Before I knew I was going to write a novel about them, I kept restlessly visiting the Parthenon marbles in the British Museum, going back again and again to look at the exhausted horse pulling the chariot of the moon, its nostrils wide, to stare again at Iris, wind and time flowing through the stone folds of her clothes. These great statues taken from the Parthenon by Lord Elgin expressed something I couldn't explain to myself about how the past was part of the present.
I realised I had a novel to write, set in the present but about the excitement of the marbles and how they came to be where they are. But there was something or someone missing, and I found her in the British Library, mischievous, funny, kind, outrageous, talking to me from letters written to her mother from Constantinople. My real heroine was Lord Elgin's wife. Her story was extraordinary. Broken Bodies intercuts the imaginary diaries of Mary Elgin with the love story of rival historians racing to discover and decipher the diaries with their startling revelations. My present-day historians would become obsessed by her, as I did myself.
The early pictures of Mary Elgin were adventurous, almost cheerful. Mary Hamilton Nisbet, born in 1778, was a vivacious, clever heiress from a rich Scottish family, with dark eyes, a pointed chin which seemed to match her reputation for wit, soft brown curly hair and the kind of curvaceous figure for which women of her age were admired. Yet by the time that her story, and my characters' interest in it, was ended, she was ruined, bereaved, and, most extraordinary for a woman of her time, divorced in the most scandalous of circumstances, with stories of stained sheets and outraged hotel staff spread over the popular press.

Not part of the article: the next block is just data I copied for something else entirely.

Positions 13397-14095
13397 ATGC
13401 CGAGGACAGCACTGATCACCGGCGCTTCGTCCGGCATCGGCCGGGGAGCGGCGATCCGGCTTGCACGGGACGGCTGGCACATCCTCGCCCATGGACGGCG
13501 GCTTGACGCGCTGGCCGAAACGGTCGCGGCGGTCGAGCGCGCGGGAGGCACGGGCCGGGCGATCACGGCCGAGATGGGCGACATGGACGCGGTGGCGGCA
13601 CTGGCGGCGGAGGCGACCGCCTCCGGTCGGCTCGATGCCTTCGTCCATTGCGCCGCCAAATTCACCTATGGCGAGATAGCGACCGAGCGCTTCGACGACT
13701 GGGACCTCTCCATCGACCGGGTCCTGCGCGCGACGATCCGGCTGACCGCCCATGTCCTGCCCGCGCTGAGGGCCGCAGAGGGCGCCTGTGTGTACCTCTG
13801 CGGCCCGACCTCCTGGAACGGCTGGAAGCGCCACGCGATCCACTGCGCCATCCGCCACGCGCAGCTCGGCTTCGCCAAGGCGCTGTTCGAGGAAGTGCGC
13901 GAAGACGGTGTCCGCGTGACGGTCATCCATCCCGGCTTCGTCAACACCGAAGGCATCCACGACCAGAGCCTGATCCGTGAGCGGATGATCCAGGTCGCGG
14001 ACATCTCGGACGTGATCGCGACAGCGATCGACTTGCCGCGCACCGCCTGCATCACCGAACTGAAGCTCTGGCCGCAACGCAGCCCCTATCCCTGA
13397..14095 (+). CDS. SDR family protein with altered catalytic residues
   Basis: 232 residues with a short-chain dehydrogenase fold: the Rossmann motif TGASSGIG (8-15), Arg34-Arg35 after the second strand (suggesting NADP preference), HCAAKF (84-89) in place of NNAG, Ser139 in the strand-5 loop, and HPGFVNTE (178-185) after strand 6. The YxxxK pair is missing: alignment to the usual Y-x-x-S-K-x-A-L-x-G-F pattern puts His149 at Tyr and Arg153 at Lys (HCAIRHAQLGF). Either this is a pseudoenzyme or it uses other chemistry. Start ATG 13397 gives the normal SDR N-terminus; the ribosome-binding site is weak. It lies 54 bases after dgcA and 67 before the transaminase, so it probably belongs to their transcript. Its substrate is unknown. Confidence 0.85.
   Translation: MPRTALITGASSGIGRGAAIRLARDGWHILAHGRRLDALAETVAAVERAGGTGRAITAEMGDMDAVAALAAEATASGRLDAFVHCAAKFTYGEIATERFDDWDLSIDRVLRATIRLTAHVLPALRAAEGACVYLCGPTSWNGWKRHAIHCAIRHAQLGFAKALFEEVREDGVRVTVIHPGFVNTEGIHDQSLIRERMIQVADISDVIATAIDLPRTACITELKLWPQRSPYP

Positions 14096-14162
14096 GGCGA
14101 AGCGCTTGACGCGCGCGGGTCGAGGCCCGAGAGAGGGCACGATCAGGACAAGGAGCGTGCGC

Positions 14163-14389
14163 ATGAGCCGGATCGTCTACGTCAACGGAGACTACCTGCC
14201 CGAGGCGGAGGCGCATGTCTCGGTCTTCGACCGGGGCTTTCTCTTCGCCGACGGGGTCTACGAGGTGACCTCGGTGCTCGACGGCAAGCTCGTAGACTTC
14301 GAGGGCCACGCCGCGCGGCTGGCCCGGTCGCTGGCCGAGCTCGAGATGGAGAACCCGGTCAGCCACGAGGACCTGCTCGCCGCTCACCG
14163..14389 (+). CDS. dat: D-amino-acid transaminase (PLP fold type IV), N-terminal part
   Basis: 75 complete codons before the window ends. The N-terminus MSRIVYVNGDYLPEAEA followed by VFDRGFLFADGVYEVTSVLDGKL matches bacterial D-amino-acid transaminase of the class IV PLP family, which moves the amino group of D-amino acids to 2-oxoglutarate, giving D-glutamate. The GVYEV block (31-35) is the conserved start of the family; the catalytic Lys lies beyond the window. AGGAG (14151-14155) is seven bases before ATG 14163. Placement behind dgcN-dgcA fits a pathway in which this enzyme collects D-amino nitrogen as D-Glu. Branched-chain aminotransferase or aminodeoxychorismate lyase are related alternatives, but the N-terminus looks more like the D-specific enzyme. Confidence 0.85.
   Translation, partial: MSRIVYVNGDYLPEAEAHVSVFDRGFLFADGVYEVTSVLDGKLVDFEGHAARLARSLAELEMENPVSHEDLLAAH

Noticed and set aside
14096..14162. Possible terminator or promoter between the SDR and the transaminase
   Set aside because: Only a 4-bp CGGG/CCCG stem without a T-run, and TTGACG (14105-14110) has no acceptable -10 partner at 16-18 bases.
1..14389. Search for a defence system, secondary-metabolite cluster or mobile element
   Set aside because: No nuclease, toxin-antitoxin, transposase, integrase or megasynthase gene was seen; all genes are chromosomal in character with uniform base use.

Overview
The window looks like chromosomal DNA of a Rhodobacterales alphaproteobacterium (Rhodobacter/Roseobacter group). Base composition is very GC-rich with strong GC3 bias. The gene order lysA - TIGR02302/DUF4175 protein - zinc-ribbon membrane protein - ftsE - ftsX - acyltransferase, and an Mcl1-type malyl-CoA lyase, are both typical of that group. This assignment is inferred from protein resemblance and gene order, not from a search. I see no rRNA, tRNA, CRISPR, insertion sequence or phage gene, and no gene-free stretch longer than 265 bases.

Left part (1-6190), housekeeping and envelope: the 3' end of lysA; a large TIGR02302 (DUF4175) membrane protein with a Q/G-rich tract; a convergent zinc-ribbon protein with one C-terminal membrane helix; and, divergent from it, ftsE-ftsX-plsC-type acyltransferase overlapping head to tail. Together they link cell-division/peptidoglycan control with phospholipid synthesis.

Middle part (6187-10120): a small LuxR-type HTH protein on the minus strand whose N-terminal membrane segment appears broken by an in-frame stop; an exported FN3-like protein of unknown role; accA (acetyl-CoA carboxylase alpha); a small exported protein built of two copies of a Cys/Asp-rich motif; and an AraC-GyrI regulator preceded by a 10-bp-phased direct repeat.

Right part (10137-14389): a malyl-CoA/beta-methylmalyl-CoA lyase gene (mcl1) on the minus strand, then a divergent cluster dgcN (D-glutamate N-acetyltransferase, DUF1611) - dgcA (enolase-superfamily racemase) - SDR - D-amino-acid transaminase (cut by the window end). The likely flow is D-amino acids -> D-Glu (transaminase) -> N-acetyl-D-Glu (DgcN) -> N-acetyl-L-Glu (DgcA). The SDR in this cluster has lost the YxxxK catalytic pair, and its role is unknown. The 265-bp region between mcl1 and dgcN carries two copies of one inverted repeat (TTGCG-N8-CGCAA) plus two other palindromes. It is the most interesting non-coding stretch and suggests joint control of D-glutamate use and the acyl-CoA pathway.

She was not without initial doubts about the wisdom of marrying Lord Elgin, who was her poorer but much more aristocratic neighbour. He was a good catch, but he would have been a better one if he had not himself probably already caught syphilis, maybe during some passionate intercourse with the court ladies of Paris. Even during the wedding ceremony itself, on 11 March 1799, the 21-year-old Mary had an all-too-public fit of hesitation, and the Bishop had to reassure her before business could recommence. But there was plenty to distract her in her new life. The newly-weds quickly departed for Constantinople, where Lord Elgin had been appointed Ambassador to the complex and collapsing Turkish regime.
Ancient Greek marbles were not at the top of Mary's mind, even though her husband had left behind some newly strengthened floors in his extravagant new Scottish mansion, Broomhall, on which classical remains, he hoped, might stand. She was more interested in social observation and, on the way to Constantinople that autumn, during a rough sea voyage while she was already pregnant, she soon found plenty of material. The couple stopped in Palermo in Sicily where Mary recorded her encounter with the then notorious mistress and performance artiste, Emma Hamilton, her long-suffering husband Sir William Hamilton, and Nelson, Emma's lover and the hugely lauded trouncer of the French fleet at the Battle of the Nile.
She wrote to her mother in high spirits of how Emma told her that she was going to the Queen of Naples's ball in a "common morning" dress and how she had dressed accordingly. "Instead when I arrived I found her (Emma) in a fine gold and coloured silk worked gown and diamonds, the Queen and Princesses in fine dresses with pearls and diamonds. It is a constant trick of Lady H to make everybody she can go underdressed." Mary had stomped off crossly to change, outmanoeuvred by Emma, but amused all the same. Mary was intrigued and slightly horrified by Emma's power over Nelson and Hamilton. She wrote that Nelson "seems quite dying and yet as if he had no other thought but her". Lord Elgin, meanwhile, had the opportunity to discuss antiquities with Sir William, who was one of the greatest collectors of the age. …